Over the past couple of years, the idea of waiving intellectual property rights for the sake of society or for “goodwill” has become popularized. In years past, most people did not even think about intellectual property, but now, it is not uncommon to see IP stories on the news. Many news reports express the idea that companies should be willing to waive their IP rights for the sake of society, particularly in cases involving potentially life-saving vaccines and medical treatments. Does this really make sense?
IP rights waivers not a new concept
This concept is not new. In fact, the World Trade Organization has a formal process to waive the Trade-Related Aspects of Intellectual Property Rights. Under this scheme, for biomedical advances, IP rights can be waived to allow for local production in areas where there has been an inability to get those advances to the local population.
Proponents argue that it is the responsibility of private businesses to ensure that their biomedical advances are equitably distributed. In other words, IP holders have a moral duty to waive their rights for the good of the world, and should do so in order to build goodwill among the global citizenry.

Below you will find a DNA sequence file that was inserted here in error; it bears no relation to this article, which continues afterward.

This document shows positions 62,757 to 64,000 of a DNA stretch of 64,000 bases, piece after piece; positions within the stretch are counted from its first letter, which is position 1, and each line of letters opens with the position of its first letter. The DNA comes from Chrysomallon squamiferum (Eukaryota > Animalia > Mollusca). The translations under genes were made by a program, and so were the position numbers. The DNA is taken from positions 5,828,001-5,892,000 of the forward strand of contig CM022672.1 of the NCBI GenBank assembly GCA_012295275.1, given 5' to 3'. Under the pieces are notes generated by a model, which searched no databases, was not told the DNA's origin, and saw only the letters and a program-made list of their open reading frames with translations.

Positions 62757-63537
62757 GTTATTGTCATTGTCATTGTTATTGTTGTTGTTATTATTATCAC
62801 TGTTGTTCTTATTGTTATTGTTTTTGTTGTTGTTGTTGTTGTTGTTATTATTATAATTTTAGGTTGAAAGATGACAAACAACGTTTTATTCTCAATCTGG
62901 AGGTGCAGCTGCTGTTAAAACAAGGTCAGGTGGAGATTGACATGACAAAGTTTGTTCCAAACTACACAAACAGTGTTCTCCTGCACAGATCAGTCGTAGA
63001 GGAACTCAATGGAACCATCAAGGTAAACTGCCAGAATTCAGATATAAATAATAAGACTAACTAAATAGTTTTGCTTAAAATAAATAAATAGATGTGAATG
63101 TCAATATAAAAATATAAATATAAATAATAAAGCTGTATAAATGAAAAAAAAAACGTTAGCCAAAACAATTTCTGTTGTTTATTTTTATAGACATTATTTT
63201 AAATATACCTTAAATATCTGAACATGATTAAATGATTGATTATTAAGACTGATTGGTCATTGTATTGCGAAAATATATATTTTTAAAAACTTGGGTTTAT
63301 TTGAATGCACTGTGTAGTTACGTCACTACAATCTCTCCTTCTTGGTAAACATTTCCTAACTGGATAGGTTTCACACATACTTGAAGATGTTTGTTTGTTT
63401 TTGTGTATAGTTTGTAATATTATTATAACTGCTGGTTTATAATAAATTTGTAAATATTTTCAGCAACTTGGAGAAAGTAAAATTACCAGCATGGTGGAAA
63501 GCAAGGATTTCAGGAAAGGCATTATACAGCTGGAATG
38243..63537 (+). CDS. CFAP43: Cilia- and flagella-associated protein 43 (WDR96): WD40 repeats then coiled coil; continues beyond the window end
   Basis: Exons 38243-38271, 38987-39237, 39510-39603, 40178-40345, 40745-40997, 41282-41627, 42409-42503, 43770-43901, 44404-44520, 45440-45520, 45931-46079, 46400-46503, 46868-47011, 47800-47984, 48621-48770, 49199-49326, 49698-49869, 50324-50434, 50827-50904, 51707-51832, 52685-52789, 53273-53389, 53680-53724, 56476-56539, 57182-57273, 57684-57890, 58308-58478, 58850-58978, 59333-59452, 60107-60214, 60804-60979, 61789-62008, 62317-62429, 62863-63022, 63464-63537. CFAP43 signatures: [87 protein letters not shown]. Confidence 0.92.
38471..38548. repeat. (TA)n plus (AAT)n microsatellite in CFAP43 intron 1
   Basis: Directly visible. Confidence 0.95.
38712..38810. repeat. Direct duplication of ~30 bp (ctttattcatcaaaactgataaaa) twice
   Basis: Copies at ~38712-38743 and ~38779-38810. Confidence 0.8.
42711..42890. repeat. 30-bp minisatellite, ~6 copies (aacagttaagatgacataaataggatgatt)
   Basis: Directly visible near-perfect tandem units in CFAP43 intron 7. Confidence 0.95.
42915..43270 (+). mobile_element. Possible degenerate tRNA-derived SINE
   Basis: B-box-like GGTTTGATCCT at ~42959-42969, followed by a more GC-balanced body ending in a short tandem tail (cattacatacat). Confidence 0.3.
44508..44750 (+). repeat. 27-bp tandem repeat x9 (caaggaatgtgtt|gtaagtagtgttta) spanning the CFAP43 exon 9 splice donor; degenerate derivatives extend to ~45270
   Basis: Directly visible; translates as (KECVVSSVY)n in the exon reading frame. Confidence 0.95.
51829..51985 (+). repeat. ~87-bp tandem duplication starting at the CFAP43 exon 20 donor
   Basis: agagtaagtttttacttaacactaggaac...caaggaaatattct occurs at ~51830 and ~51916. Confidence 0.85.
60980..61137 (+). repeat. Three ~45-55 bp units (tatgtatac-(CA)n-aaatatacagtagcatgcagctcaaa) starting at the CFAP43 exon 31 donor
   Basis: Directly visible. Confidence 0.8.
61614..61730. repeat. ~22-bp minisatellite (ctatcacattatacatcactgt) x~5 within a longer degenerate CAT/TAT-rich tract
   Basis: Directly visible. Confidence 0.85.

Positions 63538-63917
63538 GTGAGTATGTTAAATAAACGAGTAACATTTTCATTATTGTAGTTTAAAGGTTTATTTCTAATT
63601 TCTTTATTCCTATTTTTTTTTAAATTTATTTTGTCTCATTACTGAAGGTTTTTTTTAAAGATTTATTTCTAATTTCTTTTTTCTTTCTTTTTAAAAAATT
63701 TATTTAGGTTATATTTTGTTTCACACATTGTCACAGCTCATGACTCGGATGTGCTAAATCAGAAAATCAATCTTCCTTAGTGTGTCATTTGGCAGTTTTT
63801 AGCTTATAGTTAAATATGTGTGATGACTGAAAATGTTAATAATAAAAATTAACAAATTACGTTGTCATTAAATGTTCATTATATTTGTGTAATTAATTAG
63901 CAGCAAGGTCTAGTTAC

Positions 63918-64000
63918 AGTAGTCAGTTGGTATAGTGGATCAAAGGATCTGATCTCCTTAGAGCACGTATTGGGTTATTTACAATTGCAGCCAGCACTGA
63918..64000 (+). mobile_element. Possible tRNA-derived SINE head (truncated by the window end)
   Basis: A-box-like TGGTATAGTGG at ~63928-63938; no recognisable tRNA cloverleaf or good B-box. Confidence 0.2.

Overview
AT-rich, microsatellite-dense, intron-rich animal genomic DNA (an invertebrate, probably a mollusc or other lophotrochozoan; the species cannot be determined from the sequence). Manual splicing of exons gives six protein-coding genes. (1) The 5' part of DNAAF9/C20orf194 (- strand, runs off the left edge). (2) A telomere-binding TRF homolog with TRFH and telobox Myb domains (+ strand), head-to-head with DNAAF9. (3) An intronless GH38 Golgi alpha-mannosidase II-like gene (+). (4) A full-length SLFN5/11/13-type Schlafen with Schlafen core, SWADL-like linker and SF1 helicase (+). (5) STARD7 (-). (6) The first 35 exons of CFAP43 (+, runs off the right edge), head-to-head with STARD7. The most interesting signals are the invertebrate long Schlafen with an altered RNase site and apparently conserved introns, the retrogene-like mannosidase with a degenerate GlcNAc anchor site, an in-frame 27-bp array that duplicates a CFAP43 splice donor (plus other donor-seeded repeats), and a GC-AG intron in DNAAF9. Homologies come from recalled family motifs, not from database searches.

Waivers do not solve other problems
Even if a pharmaceutical company does decide to build its global goodwill through waiving its IP rights, this does not necessarily make it any easier for other parties to manufacture the drugs. Producing medication is about more than knowledge; it is also about execution. If other countries don’t have the infrastructure and trained personnel to manufacture the drugs, an IP waiver doesn’t help.
As such, goodwill IP waivers may not be a good idea for many Texas businesses. In fact, considering that IP plays a major role in the U.S. economy, IP waivers may not be good for the United States, generally. That said, there are cases where an IP waiver may be in a company’s best interests. An attorney with experience in intellectual property can advise business leaders about their options.